After 2 hours the Advil still hadn’t helped. I asked him to get my Clary Calm roller bottle from doTERRA which had been helping with period cramps over the past year. After 10 mins the cramps had completely dissipated which was another amazing discovery in itself! I managed to fall asleep as the pain became a dull lull. After 3 more days of pain, Mike urged me to go see a doctor. Because I’ve been healthy all year I hadn’t found a family doctor in Ottawa yet. I took myself to a walk-in clinic and the doctor requisitioned an ultrasound. They rushed my results and I got a call the next day to come back in. The walk-in clinic doctor let me know they found a bunch of cysts on my ovaries that could mean a possibility of PCOS. He sent me to a gynaecologist and a week later got an appointment. There I was told that to confirm the diagnosis I would need to have blood work done between the 3rd – 5th day of my next period. I was off to Patagonia at the end of the week for the majority of November so the testing was put on hold.
Cue December, another ultrasound at a reputable women’s clinic and then my period came so I was able to go for the blood test to look at my hormone levels. The follow up appointment with the gyno was a week later and the words: “there is a high probability that you have PCOS, polycystic ovary syndrome” were heard. I asked what would actually confirm the diagnosis and he let me know that it would include a biopsy of the cysts and that’s not done these days. Based on the ultrasounds & blood test they can “conclude” the diagnosis.
Here is where my faith in Western medicine continues to fail. The gyno’s next words were “Ok so we can put you back on birth control and if indeed you have an insulin resistance which could be a contributing factor (I have to have another blood test) we can put you on diabetes medicine.” I didn’t even try to explain that I didn’t want to rely on pharmaceuticals.
I tried asking questions to understand the disease more but was rushed fairly quickly out of the room.
Robyn: “What are the causes of PCOS?”
Doctor: “It’s genetic”
Robyn: “What is causing my hormones to be off balanced?”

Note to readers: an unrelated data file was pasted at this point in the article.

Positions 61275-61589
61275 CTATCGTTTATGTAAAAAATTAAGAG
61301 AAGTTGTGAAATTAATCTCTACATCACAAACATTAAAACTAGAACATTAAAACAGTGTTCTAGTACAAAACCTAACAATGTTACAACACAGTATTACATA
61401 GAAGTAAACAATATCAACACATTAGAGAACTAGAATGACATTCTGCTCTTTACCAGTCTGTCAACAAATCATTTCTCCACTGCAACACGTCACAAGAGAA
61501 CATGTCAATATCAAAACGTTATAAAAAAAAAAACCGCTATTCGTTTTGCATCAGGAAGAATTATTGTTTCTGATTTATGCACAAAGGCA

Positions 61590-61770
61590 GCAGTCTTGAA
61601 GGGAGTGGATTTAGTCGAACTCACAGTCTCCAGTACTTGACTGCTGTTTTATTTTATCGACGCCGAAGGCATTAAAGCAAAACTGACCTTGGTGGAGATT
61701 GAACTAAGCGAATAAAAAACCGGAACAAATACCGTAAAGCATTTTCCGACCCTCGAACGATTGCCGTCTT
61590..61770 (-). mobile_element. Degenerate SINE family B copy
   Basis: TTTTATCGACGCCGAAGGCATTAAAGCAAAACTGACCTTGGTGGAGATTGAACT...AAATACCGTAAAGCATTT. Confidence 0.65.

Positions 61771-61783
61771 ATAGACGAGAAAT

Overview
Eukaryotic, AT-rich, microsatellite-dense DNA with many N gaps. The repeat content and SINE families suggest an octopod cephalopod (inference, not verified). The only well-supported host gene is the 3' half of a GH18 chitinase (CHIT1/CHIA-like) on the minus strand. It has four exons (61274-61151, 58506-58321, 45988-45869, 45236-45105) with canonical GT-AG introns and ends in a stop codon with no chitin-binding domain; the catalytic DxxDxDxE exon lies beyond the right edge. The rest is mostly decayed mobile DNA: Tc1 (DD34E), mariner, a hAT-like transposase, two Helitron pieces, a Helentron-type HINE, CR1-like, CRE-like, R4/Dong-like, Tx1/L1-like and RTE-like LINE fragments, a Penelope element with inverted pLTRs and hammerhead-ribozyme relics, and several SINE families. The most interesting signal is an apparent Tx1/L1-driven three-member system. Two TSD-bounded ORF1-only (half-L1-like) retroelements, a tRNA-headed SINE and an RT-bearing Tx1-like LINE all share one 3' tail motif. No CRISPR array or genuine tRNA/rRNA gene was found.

Doctor: “As I said probably genetic”
Robyn: “Where should my hormones level be?”
Doctor – No answer
Robyn (thinking, ok let’s try this again): “What can I do to regulate my hormones through stress management or diet”
Doctor – Blank Stare – “Birth Control or Diabetes Medicine”
I thanked him for his time and asked for copies of my tests so I can take them to my functional medicine doctor to review and either have more tests or discuss a treatment protocol I can try.
On one side I’m relieved that I have a diagnosis. After a ton of research over the past 2 months I’ve found that so many women live with PCOS without knowing it. It’s usually discovered when women try to get pregnant. I feel a sense of relief that I have more information of why I’ve potentially had so many mood swings this year, beyond my micronutrient deficiency that could be pyroluria.
So I’ve had a good cry of frustration that I have another health “issue” to live with and now I’m figuring it out. It’s another sidekick to teach me more about my body, this vessel that supports me on this earth.
My first step was to dive into some of Melissa Ramos‘s content. As a self-declared poop and hormone whisperer who appeared on my podcast earlier this year I knew she has amazing resources. I signed up for her free PCOS guide and started receiving an email drip campaign of content. She brought up amazing resources and tips.
My first course of action is to support my adrenals as I figure this out. To do this I came to terms that I have been consuming too much coffee.
Last week I went cold turkey (the same week I got my period), so needless to say detoxing off of caffeine while having ridiculously strong cramps is almost unbearable. I was not myself at all. I replaced coffee with Melissa’s Hot Chocolate Recipe and one cup of Matcha Green tea a day. I also mixed up a mason jar of her Super Power Shot that is explained to help reset the body. I’m on week 2 and starting to feel more myself after just 2 tactics. I can’t wait to dive more into research and start more habits or protocols to continue to support this crazy body of mine.
When I announced my MS diagnosis back in 2014 I received amazing resource recommendations and words of comfort and encouragement. So in December 2016, come at me with all the positive vibes & resources you have. Much chronic illness love.